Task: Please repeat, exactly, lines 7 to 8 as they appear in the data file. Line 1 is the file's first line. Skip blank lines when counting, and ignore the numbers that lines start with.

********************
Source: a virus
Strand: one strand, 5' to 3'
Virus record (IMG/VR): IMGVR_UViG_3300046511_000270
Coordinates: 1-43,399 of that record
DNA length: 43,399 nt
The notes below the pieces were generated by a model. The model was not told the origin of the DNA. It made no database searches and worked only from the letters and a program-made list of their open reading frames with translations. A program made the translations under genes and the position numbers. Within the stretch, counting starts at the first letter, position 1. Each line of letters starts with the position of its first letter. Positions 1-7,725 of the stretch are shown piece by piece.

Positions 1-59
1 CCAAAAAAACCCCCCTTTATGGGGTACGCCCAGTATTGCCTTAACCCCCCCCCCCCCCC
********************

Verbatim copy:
Positions 1-59
1 CCAAAAAAACCCCCCTTTATGGGGTACGCCCAGTATTGCCTTAACCCCCCCCCCCCCCC